Last, my thoughts on this silly RS hullabaloo is this. If you are a crash dieter who refuses or is unable to adhere to a sane low carbohydrate diet, day in and day out, you are probably better off eating cold pasta, cold potatoes, and drinking RS in the morning. Most of these RS success stories RN is bragging about go something like this:

    “I sorta low carbed for 5 years, but I kept eating massive burger king meals with crap food every few days, and my blood sugar/immune system was a total wreck. Then I tried RS , which is easy for me to stick to, and now I am doing well”.

    ^^Yea, I’m sure a half assed low carb diet is terrible compared to consistent application of a moderate carb diet with supplemented RS. However, it is a FAR jump to conclude that low carb is the inferior intervention for diabetes and obesity, simply because many people find it difficult or impossible to apply consistently day in/ day out.

    Including Richard, who has been jumping through hoop after hoop for MONTHS now , to avoid the obvious conclusion that eating carbs is making him gain weight, and all of his potato/milk crash diets are not as effective as was his basic meat and vegetable “paleo diet” he started out with.

    I understand that for normal people, vanity and a desire to be thinner is not a compelling enough reason to give up tasty corn tortillas and rice and stuff like this for life. However, let’s not pull a CARBSANE here , and orchistrate elaborate strawman to justify your personal choice to eat a varied, tasty diet, at the expense of body weight and/or blood sugar control.

    I will not tell anyone they HAVE TO!! eat low carb or else, and moderate carb + RS is better than nothing at all…but don’t come and tell wooo that I am eating an inferior diet. This is a total lolfest, my VLC diet is ten thousand times healthier, my blood work is perfect and I am quite thin. My blood pressure is like 100/60 , I have zero inflammation, if I get a cut it bleeds 4 days (will never get stroke/heart attack), my blood sugar almost never goes above 80s, after meals I only measure it at like 115, et cetera. I look 25 not 31.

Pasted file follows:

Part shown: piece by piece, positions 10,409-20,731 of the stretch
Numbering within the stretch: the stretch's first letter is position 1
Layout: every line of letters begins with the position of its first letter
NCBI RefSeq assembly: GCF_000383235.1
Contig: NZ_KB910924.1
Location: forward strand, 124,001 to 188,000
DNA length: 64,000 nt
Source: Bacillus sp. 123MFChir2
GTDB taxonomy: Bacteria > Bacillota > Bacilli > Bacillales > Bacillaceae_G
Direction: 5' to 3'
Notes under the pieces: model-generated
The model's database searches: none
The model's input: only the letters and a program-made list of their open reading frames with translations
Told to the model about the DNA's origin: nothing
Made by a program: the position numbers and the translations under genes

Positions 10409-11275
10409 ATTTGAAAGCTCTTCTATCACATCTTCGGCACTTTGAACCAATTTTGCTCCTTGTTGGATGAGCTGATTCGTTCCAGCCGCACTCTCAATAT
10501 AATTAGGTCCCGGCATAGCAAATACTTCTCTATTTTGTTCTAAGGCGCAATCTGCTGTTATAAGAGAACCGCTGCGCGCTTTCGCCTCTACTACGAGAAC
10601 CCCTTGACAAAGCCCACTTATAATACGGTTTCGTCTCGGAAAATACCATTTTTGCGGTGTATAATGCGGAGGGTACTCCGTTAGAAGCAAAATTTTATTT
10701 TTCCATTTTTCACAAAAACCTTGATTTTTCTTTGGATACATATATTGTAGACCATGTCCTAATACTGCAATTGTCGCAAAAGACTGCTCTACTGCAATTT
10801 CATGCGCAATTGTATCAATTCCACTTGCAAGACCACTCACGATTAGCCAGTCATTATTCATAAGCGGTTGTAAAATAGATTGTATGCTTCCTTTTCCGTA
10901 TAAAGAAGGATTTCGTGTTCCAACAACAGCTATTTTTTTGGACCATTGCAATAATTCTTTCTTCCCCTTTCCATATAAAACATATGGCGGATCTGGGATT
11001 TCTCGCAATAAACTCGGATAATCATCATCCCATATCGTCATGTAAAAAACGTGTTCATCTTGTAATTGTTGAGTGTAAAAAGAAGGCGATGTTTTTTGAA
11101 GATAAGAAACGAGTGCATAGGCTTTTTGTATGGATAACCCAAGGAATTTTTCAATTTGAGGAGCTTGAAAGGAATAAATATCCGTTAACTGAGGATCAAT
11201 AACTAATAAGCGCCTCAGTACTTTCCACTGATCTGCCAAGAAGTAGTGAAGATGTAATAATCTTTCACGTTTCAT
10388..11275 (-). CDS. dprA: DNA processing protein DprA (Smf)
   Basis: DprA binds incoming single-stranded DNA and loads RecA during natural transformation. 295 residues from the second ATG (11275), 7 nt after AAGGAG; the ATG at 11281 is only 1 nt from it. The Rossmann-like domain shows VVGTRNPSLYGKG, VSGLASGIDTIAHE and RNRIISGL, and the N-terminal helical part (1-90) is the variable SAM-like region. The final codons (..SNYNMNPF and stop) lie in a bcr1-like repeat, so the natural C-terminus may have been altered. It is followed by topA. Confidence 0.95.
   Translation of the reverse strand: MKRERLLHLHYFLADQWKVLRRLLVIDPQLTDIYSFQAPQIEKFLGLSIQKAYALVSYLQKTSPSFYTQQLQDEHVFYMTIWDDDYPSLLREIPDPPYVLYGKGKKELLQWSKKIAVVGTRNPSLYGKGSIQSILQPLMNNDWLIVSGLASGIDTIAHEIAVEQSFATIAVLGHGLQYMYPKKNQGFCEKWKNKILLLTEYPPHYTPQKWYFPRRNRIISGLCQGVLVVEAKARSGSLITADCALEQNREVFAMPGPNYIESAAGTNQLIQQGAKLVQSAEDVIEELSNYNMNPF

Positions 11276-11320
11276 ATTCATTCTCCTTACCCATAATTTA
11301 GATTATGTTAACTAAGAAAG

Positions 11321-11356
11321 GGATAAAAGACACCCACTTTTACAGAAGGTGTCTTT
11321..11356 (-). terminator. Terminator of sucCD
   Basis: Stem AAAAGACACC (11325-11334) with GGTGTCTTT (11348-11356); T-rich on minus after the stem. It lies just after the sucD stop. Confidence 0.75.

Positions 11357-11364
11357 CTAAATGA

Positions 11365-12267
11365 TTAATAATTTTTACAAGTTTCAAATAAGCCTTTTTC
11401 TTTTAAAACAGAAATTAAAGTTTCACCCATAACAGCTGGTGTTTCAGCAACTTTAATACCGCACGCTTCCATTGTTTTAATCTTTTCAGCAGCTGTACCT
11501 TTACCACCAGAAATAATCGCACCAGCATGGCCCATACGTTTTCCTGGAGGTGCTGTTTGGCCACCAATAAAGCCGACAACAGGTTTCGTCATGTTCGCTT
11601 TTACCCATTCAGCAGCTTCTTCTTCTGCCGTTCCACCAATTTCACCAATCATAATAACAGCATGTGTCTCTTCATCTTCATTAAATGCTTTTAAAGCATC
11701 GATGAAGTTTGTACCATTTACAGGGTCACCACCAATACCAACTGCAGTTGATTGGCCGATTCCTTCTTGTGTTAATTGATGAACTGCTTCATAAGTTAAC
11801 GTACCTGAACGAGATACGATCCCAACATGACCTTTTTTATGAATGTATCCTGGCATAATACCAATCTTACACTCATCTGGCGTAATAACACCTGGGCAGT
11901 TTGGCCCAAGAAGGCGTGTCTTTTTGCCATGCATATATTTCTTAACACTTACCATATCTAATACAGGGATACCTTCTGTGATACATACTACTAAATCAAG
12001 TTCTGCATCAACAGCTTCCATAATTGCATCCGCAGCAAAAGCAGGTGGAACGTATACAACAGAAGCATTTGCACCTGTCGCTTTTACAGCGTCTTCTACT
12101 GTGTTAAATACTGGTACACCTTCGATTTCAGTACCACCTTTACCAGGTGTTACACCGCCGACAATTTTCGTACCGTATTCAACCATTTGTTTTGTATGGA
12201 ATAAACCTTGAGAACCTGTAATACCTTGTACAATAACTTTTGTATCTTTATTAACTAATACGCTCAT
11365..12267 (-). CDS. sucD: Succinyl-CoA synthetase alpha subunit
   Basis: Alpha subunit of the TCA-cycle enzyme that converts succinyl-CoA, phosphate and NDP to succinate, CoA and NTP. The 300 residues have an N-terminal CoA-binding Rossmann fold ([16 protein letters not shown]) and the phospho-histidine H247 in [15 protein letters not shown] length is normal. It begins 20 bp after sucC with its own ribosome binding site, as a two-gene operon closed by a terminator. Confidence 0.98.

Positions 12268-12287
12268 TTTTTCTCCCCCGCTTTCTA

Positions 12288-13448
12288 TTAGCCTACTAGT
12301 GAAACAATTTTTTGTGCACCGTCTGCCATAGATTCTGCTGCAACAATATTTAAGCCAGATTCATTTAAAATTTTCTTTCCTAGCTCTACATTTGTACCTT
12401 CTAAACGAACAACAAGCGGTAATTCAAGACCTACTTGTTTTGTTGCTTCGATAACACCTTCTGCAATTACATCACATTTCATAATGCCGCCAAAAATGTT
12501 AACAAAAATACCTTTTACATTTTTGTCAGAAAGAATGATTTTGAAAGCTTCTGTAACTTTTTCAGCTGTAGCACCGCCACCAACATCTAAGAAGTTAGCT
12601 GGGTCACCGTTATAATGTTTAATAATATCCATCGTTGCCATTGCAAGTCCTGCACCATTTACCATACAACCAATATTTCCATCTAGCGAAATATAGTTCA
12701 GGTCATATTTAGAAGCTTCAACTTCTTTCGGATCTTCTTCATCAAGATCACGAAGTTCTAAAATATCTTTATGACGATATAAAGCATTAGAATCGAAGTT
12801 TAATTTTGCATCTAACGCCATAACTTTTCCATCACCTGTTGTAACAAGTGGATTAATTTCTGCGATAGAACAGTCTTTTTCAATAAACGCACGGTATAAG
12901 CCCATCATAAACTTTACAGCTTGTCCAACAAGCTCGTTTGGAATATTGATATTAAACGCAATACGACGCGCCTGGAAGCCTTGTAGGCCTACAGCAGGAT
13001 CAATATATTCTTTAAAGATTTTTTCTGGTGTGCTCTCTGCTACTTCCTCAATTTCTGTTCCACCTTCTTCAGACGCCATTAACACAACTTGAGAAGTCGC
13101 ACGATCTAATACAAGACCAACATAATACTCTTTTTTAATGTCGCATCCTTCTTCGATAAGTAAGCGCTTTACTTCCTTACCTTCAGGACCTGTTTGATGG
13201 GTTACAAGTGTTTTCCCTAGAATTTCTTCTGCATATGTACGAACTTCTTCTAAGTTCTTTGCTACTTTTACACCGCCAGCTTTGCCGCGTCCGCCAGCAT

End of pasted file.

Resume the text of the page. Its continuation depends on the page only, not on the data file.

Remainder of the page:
Like I said totals sympathetic that most normal ppl wanna eat some chilli and rice and don’t want to hear this crap that they are better off on very low carb… and yes, people are better “settling” for the diet htey can stick to, vs trying to do a 50 carb diet and then binging out on cake/cookies or plates of pasta and rice, and writing FTA complaining of it. Woo simply does not eat these things. I maybe have 1 cookie that is sugar free at work. That’s why wooo is healthy and thin.

    From my vantage point, I look at this RS thing just like the tato crash and the milk crash: A carbsane like self delusion to avoid the obvious conclusion one is way better off on a low carb diet, and while RS + starches is better than starches alone, NO STARCHES/LOW CARB is best for most non-athletes who are old/fat/metabolic d/o train wrecks like wooo.

    • I also want to address this persistent myth that a ketogenic low carb diet is deficient of fiber.

      I have rule 34’ed my sexy pee pee strips many times, so you all know I am in ketosis pretty much 24/7. However, my dietary fiber intake is pretty absurd, given I consume flax seeds, at least 3 ounces of almonds/peanuts per day, as well as vegetables like avocados, broccoli, celery, and leafy greens.